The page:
It should be noted that Cohen participated in Bike to Work Day earlier this month. During the ceremony on the steps of City Hall, she said she biked the longest way in, all the way from 3rd Street and Thomas (she rode in a commuter convoy).

From Malia Cohen's Facebook page.
From Malia Cohen’s Facebook page.
  • Zharol

    Hoo boy. While her candor is appreciated, Cohen laid open in an ugly way her priorities and values with that response. Safety for non-car modes of transportation shouldn’t be up to community vote. End of story.

    She clearly doesn’t grasp the injustice of putting cars as top priority on our streets.This is the kind of stance that’s going to stick in my mind indefinitely, preventing me from voting for her — no matter what office she seeks in the future. Quite disappointing.

  • Tooscrapps

    Gotta love the racial undertones of bringing up “privilege”.

  • Sean

    As if parking a car for free in this city isn’t a privilege.

  • Bob Dobbs

    Yes Miss Cohen, what are you talking about?

  • Tooscrapps

    Taking the “driving is a privilege” saying and flipping it on its head.

  • thielges

    This outcome is entirely predictable. Whenever you ask a group of people a question of the form “Which do you prefer: dramatically improving some minority group’s safety/wellbeing or a minor increase in convenience for yourself?” then the decision always comes down in favor of a minor improvement in convenience. This is why safety issues should never be decided by popular vote.

  • To be fair, this potentially is actually a safety improvement because parked cars present more friction to slow traffic than a wide-open bike lane does. Still, at the barest of minimums, the SFMTA should’ve added sharrows in the travel lanes after nixing the bike lane and ideally, they should take this to its logical conclusion and make the thoroughfare a bike boulevard with only bus traffic being able to go all the way through.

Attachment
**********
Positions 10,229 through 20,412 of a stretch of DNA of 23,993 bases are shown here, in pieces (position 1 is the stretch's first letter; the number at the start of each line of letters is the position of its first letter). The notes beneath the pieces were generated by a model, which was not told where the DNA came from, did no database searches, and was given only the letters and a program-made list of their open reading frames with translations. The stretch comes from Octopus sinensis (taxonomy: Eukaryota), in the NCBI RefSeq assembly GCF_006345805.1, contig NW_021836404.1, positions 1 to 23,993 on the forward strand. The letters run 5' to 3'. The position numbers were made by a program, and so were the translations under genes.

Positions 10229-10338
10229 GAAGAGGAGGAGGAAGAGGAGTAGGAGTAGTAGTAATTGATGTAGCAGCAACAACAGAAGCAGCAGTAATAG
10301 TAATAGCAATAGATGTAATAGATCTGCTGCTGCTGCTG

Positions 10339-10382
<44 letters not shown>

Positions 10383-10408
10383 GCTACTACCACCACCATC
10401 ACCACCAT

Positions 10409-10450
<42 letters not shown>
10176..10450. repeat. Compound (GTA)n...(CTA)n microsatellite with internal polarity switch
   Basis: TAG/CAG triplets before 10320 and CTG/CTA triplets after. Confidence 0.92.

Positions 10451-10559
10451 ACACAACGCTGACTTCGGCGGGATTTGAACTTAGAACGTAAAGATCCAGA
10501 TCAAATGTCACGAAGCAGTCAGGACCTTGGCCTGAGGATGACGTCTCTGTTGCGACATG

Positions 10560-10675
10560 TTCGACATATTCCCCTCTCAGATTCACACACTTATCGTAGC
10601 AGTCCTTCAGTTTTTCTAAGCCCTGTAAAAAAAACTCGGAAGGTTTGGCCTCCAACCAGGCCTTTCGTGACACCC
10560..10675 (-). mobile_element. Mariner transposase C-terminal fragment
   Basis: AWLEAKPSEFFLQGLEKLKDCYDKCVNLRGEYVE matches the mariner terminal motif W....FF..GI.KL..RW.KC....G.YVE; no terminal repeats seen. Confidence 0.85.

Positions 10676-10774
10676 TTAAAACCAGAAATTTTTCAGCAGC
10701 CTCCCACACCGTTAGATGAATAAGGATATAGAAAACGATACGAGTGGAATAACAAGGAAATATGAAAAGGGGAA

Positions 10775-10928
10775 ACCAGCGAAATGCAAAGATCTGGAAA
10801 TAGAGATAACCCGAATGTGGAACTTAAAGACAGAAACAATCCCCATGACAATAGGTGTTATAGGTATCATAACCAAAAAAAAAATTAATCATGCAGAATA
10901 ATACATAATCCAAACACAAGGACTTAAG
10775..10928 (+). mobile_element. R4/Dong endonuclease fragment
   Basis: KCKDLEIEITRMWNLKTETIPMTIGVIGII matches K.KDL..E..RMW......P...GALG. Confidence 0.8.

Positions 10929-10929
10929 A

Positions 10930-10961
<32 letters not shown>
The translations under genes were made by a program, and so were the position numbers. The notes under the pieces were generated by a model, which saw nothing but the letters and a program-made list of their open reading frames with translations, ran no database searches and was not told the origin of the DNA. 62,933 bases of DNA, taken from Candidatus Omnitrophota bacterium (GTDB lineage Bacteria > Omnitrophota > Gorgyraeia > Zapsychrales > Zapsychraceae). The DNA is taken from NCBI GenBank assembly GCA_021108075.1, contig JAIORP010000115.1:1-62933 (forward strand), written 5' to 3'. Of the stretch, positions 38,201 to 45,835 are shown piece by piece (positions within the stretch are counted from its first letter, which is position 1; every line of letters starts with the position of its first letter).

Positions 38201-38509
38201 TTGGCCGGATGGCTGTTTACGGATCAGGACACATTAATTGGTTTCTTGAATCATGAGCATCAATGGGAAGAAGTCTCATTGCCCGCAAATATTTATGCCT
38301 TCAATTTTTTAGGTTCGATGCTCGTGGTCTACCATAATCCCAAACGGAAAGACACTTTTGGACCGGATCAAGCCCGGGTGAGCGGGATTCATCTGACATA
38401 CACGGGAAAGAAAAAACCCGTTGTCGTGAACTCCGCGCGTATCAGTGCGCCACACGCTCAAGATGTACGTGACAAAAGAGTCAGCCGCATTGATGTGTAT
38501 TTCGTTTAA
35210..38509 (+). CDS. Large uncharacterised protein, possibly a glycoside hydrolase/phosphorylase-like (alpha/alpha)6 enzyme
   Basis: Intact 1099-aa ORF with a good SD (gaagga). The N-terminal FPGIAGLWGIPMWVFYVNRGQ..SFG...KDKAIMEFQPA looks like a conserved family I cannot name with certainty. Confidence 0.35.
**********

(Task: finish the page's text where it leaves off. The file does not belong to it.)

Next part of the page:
• Stuart

    To be fair, this potentially is actually a safety improvement

    Except that having more subsidized parking and removing a bike route connection into Bayview encourages driving and discourages biking, which is pretty clearly not a safety improvement on the broader scale.

    at the barest of minimums, the SFMTA should’ve added sharrows

    Since it looks like the cyclist is already at about the location sharrows would go when the MUNI bus does the incredibly stupid pass, it’s hard to see how that would solve anything.

  • Except that having more subsidized parking and removing a bike route connection into Bayview encourages driving and discourages biking, which is pretty clearly not a safety improvement on the broader scale.

    Right, but this piece wasn’t a look at the broader scale but instead a specific corridor. In many cases, specific actions aren’t always in line with broader goals and this is one of them. As for sharrows, placing them right at least provides a guide for good positioning, even if the user chooses to do otherwise.

  • Affen_Theater

    Rich white spandex-clad “tech bros” ride expensive bikes, while hardworking salt-of-the-earth “good people” with many jobs drive and don’t have time or the spare cash for that sort of “recreation”.

  • ☐ Malia Cohen is running for state office, the Board of Equalization.

  • ecsCoffee

    Contentious decisions always involve upsetting some people while assuaging others. Surely there was a way for Ms. Cohen to defend her decision without the snide dig. This makes me reconsider my interest in voting for her tomorrow.